It started from there and then I met with these people, and then we started to get serious. Okay, if you want to do protest, let’s get ourselves educated about safety around this, this, this, so that’s what we did. That’s why I know Fitrah (Marican) from Dapur Jalanan. I think she is the glue lah to a lot of things because she is connected to KBU, which is Kelab Bangsar Utama so they have the space, which they share with Dapur Jalanan. That’s where I start to know people who did the protests in 2018 like Lawan Najib. They’ve done protests before, so I engage with them and they teach kita orang macam mana nak buat protes, apa taktik you kena pakai in Malaysia. None of us had any exposure in doing things in Malaysia, so we don’t know what are the akta related to it, what happens if polis ambik you, is there a permit, no permit, what is actually a permit, actually permit does not exist all this kind of stuff, so we had all the learning. So it started from KBU and people from Dapur Jalanan, and then people from SUARAM Pastu kita orang discuss lah macam mana nak buat ni, kau datang lah ajar budak-budak kita orang, and then there was a point where we had strategy meetings about how to become negotiators, how to find people to do [first aid]. We were kind of prepared on that lah. So our first protest, there’s actually more police than us and they were like oh takde lah, ni kumpulan-kumpulan biasa. We didn’t even send anything, no notice, nothing. And then the second one, we send the notice and then they responded to us. We did a couple few of protests. It’s not a protest lah, it’s a march.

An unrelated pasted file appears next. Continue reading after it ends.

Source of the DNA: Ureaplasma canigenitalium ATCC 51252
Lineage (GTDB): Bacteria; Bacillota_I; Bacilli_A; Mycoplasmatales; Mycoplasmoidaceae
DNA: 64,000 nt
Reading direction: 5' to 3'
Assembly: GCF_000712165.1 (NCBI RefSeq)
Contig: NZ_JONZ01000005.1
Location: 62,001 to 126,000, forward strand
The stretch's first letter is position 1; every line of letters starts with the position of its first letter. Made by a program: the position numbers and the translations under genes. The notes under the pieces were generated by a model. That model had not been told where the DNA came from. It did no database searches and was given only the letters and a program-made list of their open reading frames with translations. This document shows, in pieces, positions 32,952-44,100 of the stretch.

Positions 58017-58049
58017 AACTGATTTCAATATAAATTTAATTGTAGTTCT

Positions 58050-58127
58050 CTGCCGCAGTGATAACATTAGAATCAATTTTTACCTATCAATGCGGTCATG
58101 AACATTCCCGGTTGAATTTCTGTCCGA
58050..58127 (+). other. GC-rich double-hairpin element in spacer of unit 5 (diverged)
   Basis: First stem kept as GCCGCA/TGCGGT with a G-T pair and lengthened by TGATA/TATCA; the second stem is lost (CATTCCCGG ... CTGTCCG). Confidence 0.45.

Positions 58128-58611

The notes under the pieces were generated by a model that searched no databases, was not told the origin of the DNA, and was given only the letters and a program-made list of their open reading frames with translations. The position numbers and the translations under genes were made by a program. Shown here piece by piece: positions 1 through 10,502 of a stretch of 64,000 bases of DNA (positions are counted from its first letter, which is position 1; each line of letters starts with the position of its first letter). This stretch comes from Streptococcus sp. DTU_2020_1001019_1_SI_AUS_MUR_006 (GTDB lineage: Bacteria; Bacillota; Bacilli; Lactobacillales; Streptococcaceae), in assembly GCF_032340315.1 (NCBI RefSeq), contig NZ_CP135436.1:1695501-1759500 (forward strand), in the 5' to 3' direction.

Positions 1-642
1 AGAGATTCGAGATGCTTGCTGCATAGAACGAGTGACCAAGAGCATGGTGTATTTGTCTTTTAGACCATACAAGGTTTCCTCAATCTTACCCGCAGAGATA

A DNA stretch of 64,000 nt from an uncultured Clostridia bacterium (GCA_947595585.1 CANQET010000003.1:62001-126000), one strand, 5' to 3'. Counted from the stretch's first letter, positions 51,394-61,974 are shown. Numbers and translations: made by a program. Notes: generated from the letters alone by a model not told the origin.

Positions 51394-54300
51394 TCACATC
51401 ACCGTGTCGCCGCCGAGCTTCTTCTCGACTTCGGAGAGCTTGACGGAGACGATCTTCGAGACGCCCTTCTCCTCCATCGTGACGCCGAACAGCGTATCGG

Prior to your first time organising a protest, did you attend any Malaysian protest after coming back from Germany?
I attended a protest tapi I wasn’t organising. May Day, because I was part of the anarchist punya [collective] kan. May Day, Tangkap Najib. Women’s March pun ada.
During those protests that you attended, did you feel that the atmosphere was different than in Germany? Did you feel a different level of safety here as opposed to in Germany as a protest participant?
Well in Germany, the perasaan tu a bit heightened because I pernah eh kena (dengan polis). They called me in dekat balai polis, we all got into a single truck and then dia mintak I passport. Pastu I kata I tak bawak passport, so my friend had to drive around 2.00 am in the morning to go to my place, pick up my passport. Nasib baik dia ada kunci. So at that time, I was scared lah. Eh, jangan lah bagitahu dekat Embassy and whatever. So they were just interrogating but it was scary because if they notified the Embassy, then bye bye, adios. So it was scary. But in Malaysia, the fear comes from a different place. It was kinda like we had a tyrant. We had Najib Razak, the tyrant and he was silencing everyone and mobilising the police.